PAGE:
Piracy is the phenomenon describing the commission of an armed attack on seagoing vessels to gain profit from material financial resources. Piracy has existed throughout the historical river, but the golden age came in the 17th and 18th centuries (Mazyar 62). People were taken on pirate ships either as crew members (if they were fleeing justice on land or seeking money) or as prisoners for later profit or sale into slavery. Social cleavages became catalysts that provoked piracy, but this does not remove responsibility from the act. Piracy should be seen only as a crime against humanity and universally recognized social values and norms.
Relevance of the Problem Of Piracy
As a result of the contradictions occurring in the social life of states, acts of terrorism are often committed in various regions of the world. Quite often, these acts are international. Piracy falls under this category because it harms society and the economy (Mazyar 63). Crime is a complex social phenomenon that attracts attention. However, limitations in public perception of the problem have allowed piracy to retain its romantic status despite its violent activities. For example, Amaro Pargo was one of the privateers who specifically conducted raids on ships to seize enemy resources. It was often a violent armed conflict that resulted in the loss of life. Edward Teach’s identity is much better known as Blackbeard (The Golden Age of Piracy). His activities also transcended mortality, although he used threats instead of armed force. Horeck suggests that the current growth of interest in criminal activity is becoming a threat in criminology (Horeck). She points to the need for caution rather than the proliferation of material about the uniqueness of criminals.
The Harms of Piracy
It should be understood that almost all maritime trade participants suffer from pirates’ actions. Piracy has harmed the operations of trading companies that produced and transported goods; individuals who controlled transportation have suffered because they were captured (The Golden Age of Piracy). Piracy undermines the prestige of sovereign states, complicates international relations, and threatens regional security (Mazyar 64). Furthermore, piracy often results in casualties: even phenomena such as boardwalk continue to exist, but in a more violent form because of the prevalence of weapons. Criminal activity of this kind seems romantic because of the shift in focus to criminals who go to the sea and have fun. However, Mallet points out that this leads to a decreased emotional perception of crime (Mallet). She believes that the format of discussing crime needs to be revised and make the victim in charge.
Piracy in the International Court of Justice
18th-century piracy was the impetus for developing the international court and the legal system, setting the stage for future crimes. The romanticized perception of piracy alienated society from the seriousness of the crime, which led to the phenomenon’s growth in the culture. Chadwick argues that the absence of international law had previously prevented society from fully appreciating crimes against humanity (Chadwick). World War II improved this, but the romanticization of piracy continues. Nevertheless, this experience should be the impetus for the future evolution of the system of international law (Chadwick). Consequently, piracy is part of the basis for the development of international law, and to exclude it would lead to an aggravation of the current situation.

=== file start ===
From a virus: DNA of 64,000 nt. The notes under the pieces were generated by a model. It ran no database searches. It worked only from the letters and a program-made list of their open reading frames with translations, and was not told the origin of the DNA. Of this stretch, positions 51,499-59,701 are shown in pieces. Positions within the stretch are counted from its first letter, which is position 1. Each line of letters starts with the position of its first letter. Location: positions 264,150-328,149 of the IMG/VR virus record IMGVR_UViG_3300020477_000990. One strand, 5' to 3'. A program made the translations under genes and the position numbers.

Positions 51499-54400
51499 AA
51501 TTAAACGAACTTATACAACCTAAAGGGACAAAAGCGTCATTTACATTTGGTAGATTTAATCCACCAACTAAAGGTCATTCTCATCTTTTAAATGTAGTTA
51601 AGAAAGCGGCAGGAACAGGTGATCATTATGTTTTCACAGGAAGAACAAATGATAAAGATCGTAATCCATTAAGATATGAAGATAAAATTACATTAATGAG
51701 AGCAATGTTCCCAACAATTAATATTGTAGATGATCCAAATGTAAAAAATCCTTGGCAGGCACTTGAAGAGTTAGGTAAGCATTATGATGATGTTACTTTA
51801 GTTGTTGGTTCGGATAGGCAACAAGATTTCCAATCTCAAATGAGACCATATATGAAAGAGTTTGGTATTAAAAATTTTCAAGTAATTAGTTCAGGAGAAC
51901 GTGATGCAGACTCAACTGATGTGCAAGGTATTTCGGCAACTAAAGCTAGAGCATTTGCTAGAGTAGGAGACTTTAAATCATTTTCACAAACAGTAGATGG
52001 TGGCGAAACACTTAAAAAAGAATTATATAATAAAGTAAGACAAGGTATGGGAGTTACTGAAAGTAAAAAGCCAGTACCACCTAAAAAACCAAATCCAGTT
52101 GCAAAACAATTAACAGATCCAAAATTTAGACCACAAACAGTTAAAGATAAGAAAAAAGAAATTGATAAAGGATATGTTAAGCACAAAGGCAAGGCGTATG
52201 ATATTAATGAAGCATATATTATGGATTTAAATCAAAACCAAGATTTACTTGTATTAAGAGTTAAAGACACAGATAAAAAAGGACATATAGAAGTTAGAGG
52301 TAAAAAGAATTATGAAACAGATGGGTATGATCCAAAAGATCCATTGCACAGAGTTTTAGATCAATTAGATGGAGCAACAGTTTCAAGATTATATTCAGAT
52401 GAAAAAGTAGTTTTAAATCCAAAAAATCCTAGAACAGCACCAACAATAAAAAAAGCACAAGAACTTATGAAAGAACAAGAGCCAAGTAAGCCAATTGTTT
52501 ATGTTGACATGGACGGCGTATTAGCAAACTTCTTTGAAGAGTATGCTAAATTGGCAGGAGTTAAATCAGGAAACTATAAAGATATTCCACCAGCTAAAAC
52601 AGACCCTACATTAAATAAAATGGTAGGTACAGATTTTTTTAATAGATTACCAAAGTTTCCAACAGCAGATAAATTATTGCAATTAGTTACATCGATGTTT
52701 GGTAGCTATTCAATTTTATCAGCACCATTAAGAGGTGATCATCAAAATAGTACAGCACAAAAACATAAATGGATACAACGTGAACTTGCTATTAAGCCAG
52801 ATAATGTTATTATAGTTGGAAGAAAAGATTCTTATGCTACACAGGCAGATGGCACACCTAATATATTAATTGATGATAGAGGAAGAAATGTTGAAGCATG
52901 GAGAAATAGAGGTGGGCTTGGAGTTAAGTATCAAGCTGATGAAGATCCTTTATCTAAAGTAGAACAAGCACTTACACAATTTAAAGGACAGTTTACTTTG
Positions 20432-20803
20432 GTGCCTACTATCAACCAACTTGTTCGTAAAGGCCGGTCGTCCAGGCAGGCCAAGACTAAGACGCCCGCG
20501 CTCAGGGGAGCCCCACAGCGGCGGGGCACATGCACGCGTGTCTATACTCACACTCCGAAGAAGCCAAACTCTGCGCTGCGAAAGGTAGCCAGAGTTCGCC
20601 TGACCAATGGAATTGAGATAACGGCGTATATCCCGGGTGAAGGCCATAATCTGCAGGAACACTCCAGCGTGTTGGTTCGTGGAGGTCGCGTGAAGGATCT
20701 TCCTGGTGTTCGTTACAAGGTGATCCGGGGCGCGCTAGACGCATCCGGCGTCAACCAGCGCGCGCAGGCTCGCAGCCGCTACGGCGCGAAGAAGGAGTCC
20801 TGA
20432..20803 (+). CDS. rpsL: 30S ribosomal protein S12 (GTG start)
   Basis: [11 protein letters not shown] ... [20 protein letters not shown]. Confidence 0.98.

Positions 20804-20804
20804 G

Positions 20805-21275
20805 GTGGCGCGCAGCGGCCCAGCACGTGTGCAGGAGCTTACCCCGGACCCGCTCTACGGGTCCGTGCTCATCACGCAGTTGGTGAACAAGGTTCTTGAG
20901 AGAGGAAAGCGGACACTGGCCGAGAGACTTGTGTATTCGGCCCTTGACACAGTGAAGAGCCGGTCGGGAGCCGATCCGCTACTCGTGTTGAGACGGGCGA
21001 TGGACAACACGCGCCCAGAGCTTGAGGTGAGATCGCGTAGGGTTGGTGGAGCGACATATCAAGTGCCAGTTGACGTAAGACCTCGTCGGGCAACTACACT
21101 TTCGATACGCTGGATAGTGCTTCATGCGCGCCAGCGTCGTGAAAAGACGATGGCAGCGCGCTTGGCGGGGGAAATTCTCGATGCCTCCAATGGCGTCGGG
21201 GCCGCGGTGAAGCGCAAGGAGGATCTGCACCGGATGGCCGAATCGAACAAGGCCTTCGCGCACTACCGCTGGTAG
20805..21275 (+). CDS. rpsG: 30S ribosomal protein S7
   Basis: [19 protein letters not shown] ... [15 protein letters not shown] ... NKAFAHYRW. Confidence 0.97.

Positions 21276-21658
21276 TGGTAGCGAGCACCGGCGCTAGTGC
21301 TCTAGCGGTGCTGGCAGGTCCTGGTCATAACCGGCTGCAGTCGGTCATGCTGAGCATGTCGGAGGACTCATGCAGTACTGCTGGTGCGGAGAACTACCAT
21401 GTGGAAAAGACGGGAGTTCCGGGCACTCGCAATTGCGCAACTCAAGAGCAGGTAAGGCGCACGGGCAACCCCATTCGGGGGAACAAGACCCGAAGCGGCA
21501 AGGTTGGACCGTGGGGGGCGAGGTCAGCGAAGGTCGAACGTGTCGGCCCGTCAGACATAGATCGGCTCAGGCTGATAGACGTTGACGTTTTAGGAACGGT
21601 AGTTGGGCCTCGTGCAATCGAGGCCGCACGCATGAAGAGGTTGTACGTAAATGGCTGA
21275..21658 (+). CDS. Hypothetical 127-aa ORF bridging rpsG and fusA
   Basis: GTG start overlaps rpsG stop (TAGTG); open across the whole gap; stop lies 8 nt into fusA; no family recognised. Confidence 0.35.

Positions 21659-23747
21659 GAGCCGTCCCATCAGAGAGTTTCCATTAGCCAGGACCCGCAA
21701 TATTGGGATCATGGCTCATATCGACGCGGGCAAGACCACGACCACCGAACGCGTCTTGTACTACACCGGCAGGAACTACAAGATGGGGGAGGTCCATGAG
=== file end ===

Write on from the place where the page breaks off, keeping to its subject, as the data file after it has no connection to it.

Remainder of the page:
Thus, piracy is a serious crime that, according to different authors, arose because of the complexities of human nature and the difficult transition from one model of society to another. Piracy was conducted for profit without moral guidance, so it is a crime against humanity. In addition, individuals such as Amaro Pargo and Edward Teach caused irreparable damage to economic trade and food routes, disrupting society and exacerbating divisions. The recognition and romanticization of piracy and other violent crimes have shifted the focus from the victim to the perpetrator. Consequently, piracy should be seen only as an act of human cruelty.
Chadwick, Mark. “The Prosecution Of Pirates Was A Model For Today’s System Of International Justice”. The Conversation, 2019.
Horeck, Tanya. “True Crime: It’s Time To Start Questioning The Ethics Of Tuning In.” The Conversation, 2019.
Mallet, Xanthe. “Glamorising Violent Offenders With ‘True Crime’ Shows And Podcasts Needs To Stop”. The Conversation, 2019.
Mazyar, Ahmad. “Maritime Piracy Operations: Some Legal Issues.” Journal of International Maritime Safety, Environmental Affairs, and Shipping, vol. 4, no. 3, 2020, pp. 62-69. doi: 10.1080/25725084.2020.1788200
“The Golden Age of Piracy”. Royal Museum Greenwich.